Let us know your tips for Pet Happiness!

Whether you are a sitter or an owner, new to the site or an experienced member we all have one thing in common - a love of pets!

Part of caring for pets is keeping them happy. What do you think makes the happiest pet?

Please share your tips, experiences and happiest encounters!

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Personally, and I know I’m not alone, I like to give my canine charges a holiday too. This generally means I’ll introduce them to different walks, do a different walk every day if possible & walk them for longer than they’re used to if appropriate. Nice to meet up with some of their doggy pals & give them lots of love & attention.


Pets I care for are mostly dogs, so I will base my response on dogs. I love caring for dogs that are playful because I am a big kid at heart. :heart:

One of my favorite sits was caring for a very athletic German Shorthaired Pointer and her favorite playtime was chuck it. It did not matter how many times I tossed the ball, she would retrieve the ball and consistently bring it back for more tosses.

What makes a pet happy is finding their happy place(s). And for this pup, it was chuck it.


For me (as a dog walker when at home or on a sit) I’m consciously not on my phone at all and I give my full mindful attention to our shared dog walk. Nothing interrupts our shared experience and (I believe) the dogs appreciate this.


It’s great just getting to know them, and as @BonnyinBrighton mentions, they really thrive on the attention. I’m having a relaxing afternoon after a very early start taking one of my charges to see the summer solstice sunrise. Not sure he fully appreciated the views, but he was delighted to have some of his breakfast up there, a good few hours earlier than usual! :rofl:


Looks like Wastwater in the Lake District?

For me, it’s a lot like being a grandparent. I follow the instructions of the owners carefully because they know them best, and I don’t want their pets to develop any bad habits while they are in my care. Since they are also the reason I get to be there, I give them all of the extra attention they may like, lots of walks if a pup, lot of brushings and grooming if the animals like it. I enjoy seeing their pet parents happy reactions when they come home and see how well cared for their home and pets are.
Some experienced THS hosts tell me that one of the best parts of having someone from THS care for their pets is the extra attention they get when we are there. I think some of the pets know this too.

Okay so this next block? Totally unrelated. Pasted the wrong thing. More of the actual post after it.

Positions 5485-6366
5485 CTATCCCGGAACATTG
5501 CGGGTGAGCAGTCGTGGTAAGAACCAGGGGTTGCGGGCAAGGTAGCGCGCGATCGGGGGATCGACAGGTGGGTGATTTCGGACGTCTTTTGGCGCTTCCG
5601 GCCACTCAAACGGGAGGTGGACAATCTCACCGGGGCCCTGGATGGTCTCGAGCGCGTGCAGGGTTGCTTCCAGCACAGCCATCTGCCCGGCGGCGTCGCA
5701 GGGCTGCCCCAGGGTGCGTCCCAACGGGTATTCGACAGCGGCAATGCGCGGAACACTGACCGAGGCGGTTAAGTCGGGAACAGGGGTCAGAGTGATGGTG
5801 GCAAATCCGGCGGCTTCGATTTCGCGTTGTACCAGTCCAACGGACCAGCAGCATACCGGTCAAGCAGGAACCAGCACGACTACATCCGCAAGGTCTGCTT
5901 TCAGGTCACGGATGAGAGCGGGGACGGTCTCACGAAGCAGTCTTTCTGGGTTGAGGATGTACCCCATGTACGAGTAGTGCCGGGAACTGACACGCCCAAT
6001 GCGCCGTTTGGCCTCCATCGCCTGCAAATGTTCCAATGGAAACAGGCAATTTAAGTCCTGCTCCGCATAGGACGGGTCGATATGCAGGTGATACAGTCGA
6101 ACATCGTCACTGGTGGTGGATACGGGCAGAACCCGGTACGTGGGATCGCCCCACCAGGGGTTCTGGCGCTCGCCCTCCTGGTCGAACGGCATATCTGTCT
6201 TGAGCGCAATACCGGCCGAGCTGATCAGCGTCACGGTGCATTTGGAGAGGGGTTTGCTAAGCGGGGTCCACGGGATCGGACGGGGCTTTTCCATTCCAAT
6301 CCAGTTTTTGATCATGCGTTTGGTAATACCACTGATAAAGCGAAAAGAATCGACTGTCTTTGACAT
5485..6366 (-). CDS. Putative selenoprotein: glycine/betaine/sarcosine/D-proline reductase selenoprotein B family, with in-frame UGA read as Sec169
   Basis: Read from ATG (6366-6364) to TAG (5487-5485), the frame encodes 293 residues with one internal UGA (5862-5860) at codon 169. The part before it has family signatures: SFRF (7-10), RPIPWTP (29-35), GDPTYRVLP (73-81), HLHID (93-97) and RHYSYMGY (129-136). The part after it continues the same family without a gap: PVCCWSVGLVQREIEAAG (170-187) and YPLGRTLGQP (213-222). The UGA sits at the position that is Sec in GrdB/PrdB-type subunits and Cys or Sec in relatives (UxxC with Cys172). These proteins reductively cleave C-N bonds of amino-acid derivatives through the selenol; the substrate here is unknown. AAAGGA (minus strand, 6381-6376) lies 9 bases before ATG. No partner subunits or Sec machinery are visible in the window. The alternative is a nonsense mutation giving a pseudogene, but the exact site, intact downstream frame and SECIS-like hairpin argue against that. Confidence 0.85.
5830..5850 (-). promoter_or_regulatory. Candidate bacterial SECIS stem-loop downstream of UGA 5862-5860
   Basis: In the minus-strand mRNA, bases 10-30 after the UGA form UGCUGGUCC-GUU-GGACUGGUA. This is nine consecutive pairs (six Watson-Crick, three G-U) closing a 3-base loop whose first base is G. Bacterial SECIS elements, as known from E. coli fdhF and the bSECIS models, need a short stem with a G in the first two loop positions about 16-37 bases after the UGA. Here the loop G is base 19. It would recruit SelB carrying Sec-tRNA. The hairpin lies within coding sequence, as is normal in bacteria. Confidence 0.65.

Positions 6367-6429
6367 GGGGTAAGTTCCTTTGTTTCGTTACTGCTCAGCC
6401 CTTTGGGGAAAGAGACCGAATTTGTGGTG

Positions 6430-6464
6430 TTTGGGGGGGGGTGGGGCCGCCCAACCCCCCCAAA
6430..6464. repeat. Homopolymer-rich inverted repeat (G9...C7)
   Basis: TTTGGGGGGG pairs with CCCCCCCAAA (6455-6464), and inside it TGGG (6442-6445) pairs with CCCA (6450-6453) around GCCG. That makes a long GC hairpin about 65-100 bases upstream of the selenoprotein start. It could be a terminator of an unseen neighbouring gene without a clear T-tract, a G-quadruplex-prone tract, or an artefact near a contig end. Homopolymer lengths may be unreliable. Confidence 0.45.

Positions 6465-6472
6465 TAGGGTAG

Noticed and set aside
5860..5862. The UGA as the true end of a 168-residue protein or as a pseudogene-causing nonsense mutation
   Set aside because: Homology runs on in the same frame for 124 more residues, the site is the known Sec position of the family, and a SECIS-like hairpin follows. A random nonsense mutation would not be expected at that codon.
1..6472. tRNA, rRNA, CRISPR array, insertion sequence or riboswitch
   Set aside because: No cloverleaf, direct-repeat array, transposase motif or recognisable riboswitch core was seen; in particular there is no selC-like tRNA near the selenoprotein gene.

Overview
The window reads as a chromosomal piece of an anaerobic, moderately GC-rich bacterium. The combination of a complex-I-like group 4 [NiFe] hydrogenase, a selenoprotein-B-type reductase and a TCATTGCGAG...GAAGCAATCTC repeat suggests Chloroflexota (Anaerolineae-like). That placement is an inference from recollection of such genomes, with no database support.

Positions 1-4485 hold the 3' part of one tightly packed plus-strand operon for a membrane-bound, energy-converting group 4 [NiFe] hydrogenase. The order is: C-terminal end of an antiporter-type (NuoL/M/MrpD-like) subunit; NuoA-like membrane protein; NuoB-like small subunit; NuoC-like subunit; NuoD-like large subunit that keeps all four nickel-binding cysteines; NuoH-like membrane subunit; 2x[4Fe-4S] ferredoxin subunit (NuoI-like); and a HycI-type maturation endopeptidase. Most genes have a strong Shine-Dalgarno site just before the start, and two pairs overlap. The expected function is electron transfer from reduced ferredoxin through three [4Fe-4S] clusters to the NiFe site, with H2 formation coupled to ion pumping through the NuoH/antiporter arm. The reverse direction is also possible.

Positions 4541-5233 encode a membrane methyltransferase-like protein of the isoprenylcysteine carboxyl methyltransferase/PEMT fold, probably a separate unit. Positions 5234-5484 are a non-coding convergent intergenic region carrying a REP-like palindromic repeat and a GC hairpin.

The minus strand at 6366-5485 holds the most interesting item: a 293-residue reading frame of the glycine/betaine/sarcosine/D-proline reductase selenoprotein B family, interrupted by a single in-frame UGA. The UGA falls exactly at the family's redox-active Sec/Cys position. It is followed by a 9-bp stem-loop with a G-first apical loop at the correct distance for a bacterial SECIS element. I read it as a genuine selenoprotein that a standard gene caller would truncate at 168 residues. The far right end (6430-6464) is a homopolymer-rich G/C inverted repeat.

• Actually be a pet lover. Animals can tell when someone wants to be with them.

• Pay attention to each pet’s individual personality and preferences, which their humans can help describe. Patient observation helps as well. Like say one cat likes belly rubs or face brushing vs. others who don’t, and so on.

• Keep their routines, because they tend to thrive on stability and they’re tuned into times for feeding, walking, etc. They also often have rhythms, like humans. Like some are more active at X hours, some are more playful at X times, etc.

• Be patient. Like let them sniff all the things. Chuck the ball endlessly because they love it. Wait for the timid ones to emerge and engage at their own speed and on their own terms. Don’t force them.

• Take their fears and histories into account. Like some pets are afraid of certain types of people, certain actions, noisy people and other noises, etc. Something as small as letting a door slam and dropping your suitcase can make a fearful pet more so when they’re already maybe on edge, because their humans scrambled to pack and then left. Many animals can tell when disruptions are about to happen, and they read energy as well. Evolution made sure of that for their survival.


Thanks to everyone that’s contributed so far, really hope to see some more tips as these are all brilliant!


I think the most important aspects have already been mentioned. As a sitter, I follow this order of priorities:
1- the first thing to start with is read the guide carefully, ask all relevant questions and follow the pets routine as closely as possible, making sure they have the right type and amount of food, treats, water, exercise, stimulation and attention. I never give them human treats even if they ask, unless the owners have specified that they can have something. It may be tempting to “make them happy” when they are begging with those big eyes but it’s not good for them.
2 - Give them time and space (specially with cats but also some dogs and other pets) and let them set the level and rhythm of interaction (play, activity, cuddles…)
3- Once I am more familiar with them, I may introduce some variations in the play, grooming, cuddling sessions… Sometimes I discover something that they like and the owners didn’t know but most of the time it is something they knew and didn’t mention; they love it when I mention something that I’ve discovered about their likes and personality because that means I’m spending quality time with their pets and that we are both enjoying each other’s company.

In my experience, quite a few pets know straight away that you like them and they come to you. Some owners have been surprised when their pets greet me enthusiastically at first sight because they can be shy with strangers. Other pets are much more afraid of strangers and take their time to check that you are not a menace and even more time to know that you’re a friend.
So I would say respect of their routine and personality, observation and mutual bonding at their own rhythm is basically the key to a good relationship and that makes them happy. It feels great to see how they are to make you happy!


Wow, so many great tips and examples of happy pets! Did you see the THS Pet Happiness Index? Hop on over to this thread to check it out. We also look forward to more shared Pet Happiness experiences here as well :smiling_face: